For many young actors, landing a plum role on a major soap can seem like signing up to a job for life – just look at William Roache, who has played Ken Barlow on Coronation Street for more than three decades, while only his recent death prevented Clive Hornby from reaching the 30-year milestone with his Emmerdale character, Jack Sugden.
Such longevity and the financial rewards which accompany it, however, is relatively rare in a cut-throat world where producers constantly strive to stay ahead of their competitors on the other channel through ever-more sensational storylines and a revolving door policy of young and good-looking stars.
Just ask Eastenders actor Joe Swash, who has been revealing his disappointment at being dropped from the BBC soap following on from a lengthy – and near-fatal – battle with meningitis, which saw him have to limit his appearances on the Albert Square set.
However, it is not the missed opportunity of joining the pantheon of soap greats, up there with the likes of Roache and Hornby, which upset him the most – after all, this is a young actor who has revealed his ambition to push his career as far as possible and who was becoming disillusioned by the fact that his character Mickey Miller was becoming nothing more than a "joker".
Rather, it was the financial uncertainty which comes with being off work through illness for an extended period of time which was his principal concern.
Swash told the Sun: "My illness had a massive impact on my job. When I came back I couldn’t find my feet. New producers came in and brought in new actors and I got lost down the pecking order".
"If you’re not working, you have to survive without pay. The more time I had off, the more I knew I was missing out."
Whatever your profession, it pays to prepare for the worst
Fortunately for him, the young actor has made a full recovery and the roles look likely to keep coming in, starting with an appearance on the forthcoming series of ITV’s Dancing on Ice, which will also feature former Emmerdale star Roxanne Pallett.
Thousands of others are not so lucky, however.
As the full impact of the global crisis in the credit markets starts to make itself felt, businesses in all sectors – aside from bailiffs firms – are starting to make job cuts, with many of those to be made redundant to face the prospect of a slow economy, where recruitment rates are grinding to a halt, often without much financial security to back them up.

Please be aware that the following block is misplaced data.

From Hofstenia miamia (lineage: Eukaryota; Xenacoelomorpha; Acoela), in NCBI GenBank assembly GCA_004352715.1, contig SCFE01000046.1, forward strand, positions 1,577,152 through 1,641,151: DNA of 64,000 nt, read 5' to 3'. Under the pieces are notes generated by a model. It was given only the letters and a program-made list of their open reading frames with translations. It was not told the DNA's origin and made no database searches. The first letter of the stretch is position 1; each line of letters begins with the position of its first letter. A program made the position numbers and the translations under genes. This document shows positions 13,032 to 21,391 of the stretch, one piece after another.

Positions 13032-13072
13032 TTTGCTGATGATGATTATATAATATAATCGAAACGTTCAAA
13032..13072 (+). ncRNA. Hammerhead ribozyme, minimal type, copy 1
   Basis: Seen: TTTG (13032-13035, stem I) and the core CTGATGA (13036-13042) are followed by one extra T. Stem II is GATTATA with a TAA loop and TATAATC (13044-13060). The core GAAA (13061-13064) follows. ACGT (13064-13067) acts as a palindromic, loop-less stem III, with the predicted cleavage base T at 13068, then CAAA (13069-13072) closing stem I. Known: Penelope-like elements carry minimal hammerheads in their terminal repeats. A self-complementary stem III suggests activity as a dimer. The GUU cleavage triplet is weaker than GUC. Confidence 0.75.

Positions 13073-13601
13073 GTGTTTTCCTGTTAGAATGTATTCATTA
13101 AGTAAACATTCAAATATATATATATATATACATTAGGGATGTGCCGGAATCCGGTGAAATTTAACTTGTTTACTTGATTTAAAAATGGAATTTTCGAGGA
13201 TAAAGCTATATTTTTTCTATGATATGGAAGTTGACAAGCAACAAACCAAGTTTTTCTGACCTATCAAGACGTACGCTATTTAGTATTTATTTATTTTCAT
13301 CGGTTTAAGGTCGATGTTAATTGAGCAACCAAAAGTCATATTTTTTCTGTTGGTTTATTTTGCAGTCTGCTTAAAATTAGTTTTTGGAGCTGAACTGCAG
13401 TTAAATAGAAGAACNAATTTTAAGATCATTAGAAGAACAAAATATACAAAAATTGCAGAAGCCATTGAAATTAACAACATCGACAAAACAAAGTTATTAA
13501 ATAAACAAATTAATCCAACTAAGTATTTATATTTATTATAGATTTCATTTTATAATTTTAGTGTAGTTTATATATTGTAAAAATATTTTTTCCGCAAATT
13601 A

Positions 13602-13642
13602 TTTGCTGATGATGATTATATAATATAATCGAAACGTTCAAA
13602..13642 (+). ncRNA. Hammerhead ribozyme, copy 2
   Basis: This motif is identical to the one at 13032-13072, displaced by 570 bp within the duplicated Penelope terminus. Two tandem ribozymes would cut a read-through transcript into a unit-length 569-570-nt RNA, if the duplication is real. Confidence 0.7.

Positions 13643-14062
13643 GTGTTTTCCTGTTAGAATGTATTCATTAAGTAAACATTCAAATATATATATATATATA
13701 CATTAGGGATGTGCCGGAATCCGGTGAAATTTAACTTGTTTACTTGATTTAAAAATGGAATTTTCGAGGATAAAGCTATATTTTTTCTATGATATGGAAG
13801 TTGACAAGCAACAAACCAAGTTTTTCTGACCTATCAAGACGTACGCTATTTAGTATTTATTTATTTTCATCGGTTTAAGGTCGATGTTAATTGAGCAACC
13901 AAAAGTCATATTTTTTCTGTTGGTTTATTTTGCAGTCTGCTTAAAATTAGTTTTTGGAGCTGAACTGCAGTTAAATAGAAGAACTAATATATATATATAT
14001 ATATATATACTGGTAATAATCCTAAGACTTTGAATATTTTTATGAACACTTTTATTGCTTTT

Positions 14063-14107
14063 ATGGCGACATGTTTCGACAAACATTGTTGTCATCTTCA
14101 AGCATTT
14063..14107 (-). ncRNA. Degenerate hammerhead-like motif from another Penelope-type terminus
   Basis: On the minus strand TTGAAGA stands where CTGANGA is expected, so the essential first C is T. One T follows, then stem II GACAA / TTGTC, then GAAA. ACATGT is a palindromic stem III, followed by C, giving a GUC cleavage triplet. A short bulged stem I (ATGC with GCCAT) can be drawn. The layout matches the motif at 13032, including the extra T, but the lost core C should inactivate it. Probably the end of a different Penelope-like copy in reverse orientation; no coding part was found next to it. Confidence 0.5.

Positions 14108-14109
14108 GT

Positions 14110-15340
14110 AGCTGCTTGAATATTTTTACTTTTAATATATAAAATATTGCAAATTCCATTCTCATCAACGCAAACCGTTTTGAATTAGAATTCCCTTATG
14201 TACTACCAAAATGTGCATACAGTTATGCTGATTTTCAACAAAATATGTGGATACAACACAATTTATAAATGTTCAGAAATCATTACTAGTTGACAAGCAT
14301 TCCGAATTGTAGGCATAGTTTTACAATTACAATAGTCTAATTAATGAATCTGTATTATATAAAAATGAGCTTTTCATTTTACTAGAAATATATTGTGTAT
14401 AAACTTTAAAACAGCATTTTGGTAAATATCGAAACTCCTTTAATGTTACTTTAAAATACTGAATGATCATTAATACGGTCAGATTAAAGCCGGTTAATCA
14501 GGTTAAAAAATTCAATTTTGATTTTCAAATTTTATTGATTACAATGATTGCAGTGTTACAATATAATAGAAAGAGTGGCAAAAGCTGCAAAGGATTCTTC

Of course, Britons have long been advised to keep three-months salary set aside in case of a worst-case scenario, no matter how rosy the immediate outlook is.
However, even that now looks insufficient, with income protection insurance cited as the ultimate back-up plan by a large proportion of financial advisors.
Harry Katz, principal IFA of Norwest Consultants, explained: "If your family is left with a repossessed house because you’re ill and you can’t work, once that happens you’ll turn around and say ‘ wish I had income protection.’ Of course at the time that someone mentions it to you, you might think you can’t afford to [take it out]. But you could end up losing your house."
In this climate, the gamble isn’t worth it
As well as those with families to support, income protection is particularly advantageous for young first-time buyers who have taken a gamble on getting their own place and being able to meet expensive mortgage commitments until their careers progress further.
As with all insurance policies bar the compulsory car cover, income protection insurance is essentially taking a gamble against the odds.
However, as the Confederation of British Industry (CBI) warns that the UK is just a matter of weeks away from a full-blown recession, it is increasingly becoming clear than this is a risk simply not worth taking for those in already-precarious financial circumstances, with even the best actors now being hit as broadcasters themselves cut corners and reach for the old tapes and fill the airways with repeats.